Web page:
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I'm worried about friends, family, and small businesses that run Windows with install updates set to automated mode...

Shouldn't Microsoft be signing updates so that redirection attacks don't work?


Elaborating on my question; I mean much more like Linux distributions which sign both packages (updates) and the index of those files. Some distributions use multiple hashs/digests to make collision attacks far less likely to succeed.

Such an attack could be either the traffic at layer 3 redirected via router compromise, via some name resolution weakness (possibly even to localhost as a way of malware upgrading from being able to edit the hosts file to having system level services).

The signing of both the update files and the list of updates could offer protection from an attack that would thus need to be valid for all of the signature checks, not just a single check.

What does this have to do with redirection attacks? And who says the updates aren't signed? I would be a bit surprised if they weren't.

Based on the info in the post, I'd guess that this is a test update of some sort and that it was pushed by mistake.

Disclosure: MSFT employee, but no knowledge of what this is about.

> Shouldn't Microsoft be signing updates so that redirection attacks don't work?

Microsoft sign updates and utilise HTTPS.

Given how few users are impacted by this suspect update, it may be the result of malware on their local machine. If malware has root then all bets are off, the signing requirement can be removed.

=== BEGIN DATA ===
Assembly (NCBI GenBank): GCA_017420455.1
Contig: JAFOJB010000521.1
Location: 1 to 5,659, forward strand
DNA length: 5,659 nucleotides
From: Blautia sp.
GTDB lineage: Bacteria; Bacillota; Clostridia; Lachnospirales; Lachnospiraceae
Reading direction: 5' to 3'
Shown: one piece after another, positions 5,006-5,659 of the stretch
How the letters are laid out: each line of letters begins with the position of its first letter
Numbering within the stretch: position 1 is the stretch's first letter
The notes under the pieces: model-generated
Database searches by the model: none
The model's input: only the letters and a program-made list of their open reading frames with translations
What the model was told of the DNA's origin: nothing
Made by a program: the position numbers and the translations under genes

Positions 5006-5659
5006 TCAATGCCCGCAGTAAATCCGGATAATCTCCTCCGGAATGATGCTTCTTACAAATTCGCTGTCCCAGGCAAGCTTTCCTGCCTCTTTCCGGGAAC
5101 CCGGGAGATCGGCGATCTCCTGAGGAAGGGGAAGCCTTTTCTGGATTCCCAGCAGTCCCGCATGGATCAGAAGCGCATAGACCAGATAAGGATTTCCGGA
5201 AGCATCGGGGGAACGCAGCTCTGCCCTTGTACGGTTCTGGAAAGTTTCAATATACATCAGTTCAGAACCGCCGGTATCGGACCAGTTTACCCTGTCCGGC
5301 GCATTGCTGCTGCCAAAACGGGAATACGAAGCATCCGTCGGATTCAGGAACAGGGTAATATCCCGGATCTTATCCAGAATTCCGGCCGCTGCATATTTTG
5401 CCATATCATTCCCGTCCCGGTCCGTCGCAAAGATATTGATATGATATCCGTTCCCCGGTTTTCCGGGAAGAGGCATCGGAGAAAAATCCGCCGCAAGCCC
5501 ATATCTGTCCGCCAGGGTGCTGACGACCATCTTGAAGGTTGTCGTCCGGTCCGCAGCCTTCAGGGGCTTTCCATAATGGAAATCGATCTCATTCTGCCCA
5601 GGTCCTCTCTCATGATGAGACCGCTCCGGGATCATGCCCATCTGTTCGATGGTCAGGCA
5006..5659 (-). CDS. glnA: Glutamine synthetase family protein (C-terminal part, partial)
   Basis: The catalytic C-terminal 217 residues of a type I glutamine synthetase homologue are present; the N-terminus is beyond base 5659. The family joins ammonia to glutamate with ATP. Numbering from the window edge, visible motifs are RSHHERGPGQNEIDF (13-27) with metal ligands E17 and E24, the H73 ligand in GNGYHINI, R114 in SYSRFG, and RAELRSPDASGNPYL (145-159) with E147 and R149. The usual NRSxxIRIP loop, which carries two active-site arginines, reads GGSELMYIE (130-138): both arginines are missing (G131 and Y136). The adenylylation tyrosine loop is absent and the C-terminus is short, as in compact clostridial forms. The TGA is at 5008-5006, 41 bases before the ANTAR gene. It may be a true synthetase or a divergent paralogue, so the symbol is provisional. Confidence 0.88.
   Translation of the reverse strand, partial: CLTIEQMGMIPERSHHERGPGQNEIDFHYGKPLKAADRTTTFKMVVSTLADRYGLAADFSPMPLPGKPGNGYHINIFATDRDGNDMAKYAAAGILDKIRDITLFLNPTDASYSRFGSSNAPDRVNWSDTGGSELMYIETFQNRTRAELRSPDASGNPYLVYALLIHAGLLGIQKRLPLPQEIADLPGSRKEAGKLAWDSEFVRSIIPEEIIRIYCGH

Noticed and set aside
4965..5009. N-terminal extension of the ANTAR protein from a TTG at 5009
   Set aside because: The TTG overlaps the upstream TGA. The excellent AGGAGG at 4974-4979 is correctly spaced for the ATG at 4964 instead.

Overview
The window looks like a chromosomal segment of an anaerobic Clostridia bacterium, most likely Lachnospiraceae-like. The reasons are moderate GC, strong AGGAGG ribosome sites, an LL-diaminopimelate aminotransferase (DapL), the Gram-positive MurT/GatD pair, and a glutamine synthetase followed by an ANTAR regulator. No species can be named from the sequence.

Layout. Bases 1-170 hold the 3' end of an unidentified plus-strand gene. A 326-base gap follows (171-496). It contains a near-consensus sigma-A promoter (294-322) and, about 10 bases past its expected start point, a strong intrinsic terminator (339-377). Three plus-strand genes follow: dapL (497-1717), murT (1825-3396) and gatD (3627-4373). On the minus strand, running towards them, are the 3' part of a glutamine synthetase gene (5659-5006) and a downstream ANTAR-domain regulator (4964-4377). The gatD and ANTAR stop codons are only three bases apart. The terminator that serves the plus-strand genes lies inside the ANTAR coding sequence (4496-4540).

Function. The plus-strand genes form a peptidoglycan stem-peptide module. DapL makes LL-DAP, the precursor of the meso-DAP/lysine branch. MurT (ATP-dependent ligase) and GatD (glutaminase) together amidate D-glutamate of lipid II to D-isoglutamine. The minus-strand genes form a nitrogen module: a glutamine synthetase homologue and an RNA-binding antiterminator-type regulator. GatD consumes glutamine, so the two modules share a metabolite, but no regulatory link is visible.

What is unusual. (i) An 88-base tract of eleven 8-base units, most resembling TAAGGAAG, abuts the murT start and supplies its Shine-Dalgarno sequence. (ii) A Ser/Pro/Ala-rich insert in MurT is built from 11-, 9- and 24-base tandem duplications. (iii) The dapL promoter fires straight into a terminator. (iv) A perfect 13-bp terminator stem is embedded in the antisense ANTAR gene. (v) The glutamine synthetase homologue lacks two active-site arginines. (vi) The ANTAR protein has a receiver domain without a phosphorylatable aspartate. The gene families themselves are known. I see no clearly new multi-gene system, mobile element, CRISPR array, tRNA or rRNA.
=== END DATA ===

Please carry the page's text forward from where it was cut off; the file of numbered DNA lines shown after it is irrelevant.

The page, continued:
Why would malware bother to hijack the update system like this? It seems like a lot of work to trick the user into installing something that the malware could just install directly.

I concede this point. Seems like a whole lot of work for little to no pay off.

To convince people to disable automatic updates?

Yeah, I'm sure someone compromised Windows Update as a public service...

I'm pretty sure Microsoft does sign updates. Which means either this is a glitch of some kind, or is being refused/failing installation because it's not signed ... Or, worse case, it means the update signing key has been compromised.

What does 'sign' mean in this context? I hear it a lot and don't understand the mechanism.

It refers to the idea that most asymmetric cryptosystems (which, generally speaking means that each user has a public key and a private key) allow for a user to create a 'signature' using their private key, which can be verified using their public key. See here:


It means generating a signature of the binaries being installed, and having this signature be authenticated by Microsoft (using their signing key).

The signature is distributed alongside the binaries.

I'm not certain if the Windows Update system uses the same Autheticode system used for application binaries, but you can start reading here:


Think of it as a SHA-1 or an MD5 that is generated using a private key, and can be verified using the public key (and the content of the data that was signed).

It verifies that the signer had access to the private key, and that the data signed by the private key is the same data that you are verifying with the public key.

It's like the other checksums (SHA-1/MD5/etc) with the addition of identity verification (so long as you can trust that the private-public keypair used to sign it is only accessible to parties you trust).

It's a cryptographic mechanism. MS has a private key they apply to each Windows update to mathematically prove A) they're the ones who issued it and B) the content was not modified in transit.

(I am not experienced in cryptography. This explanation might be a little simplistic.)

> it means the update signing key has been compromised.

The odds that parties outside of Microsoft have access to their update signing key is actually seems pretty likely given the Snowden revelations. Consider the Stuxnet distribution strategy -- what a boon it'd be to be able to deploy that sort of machine-specific payload via the built-in update kit.

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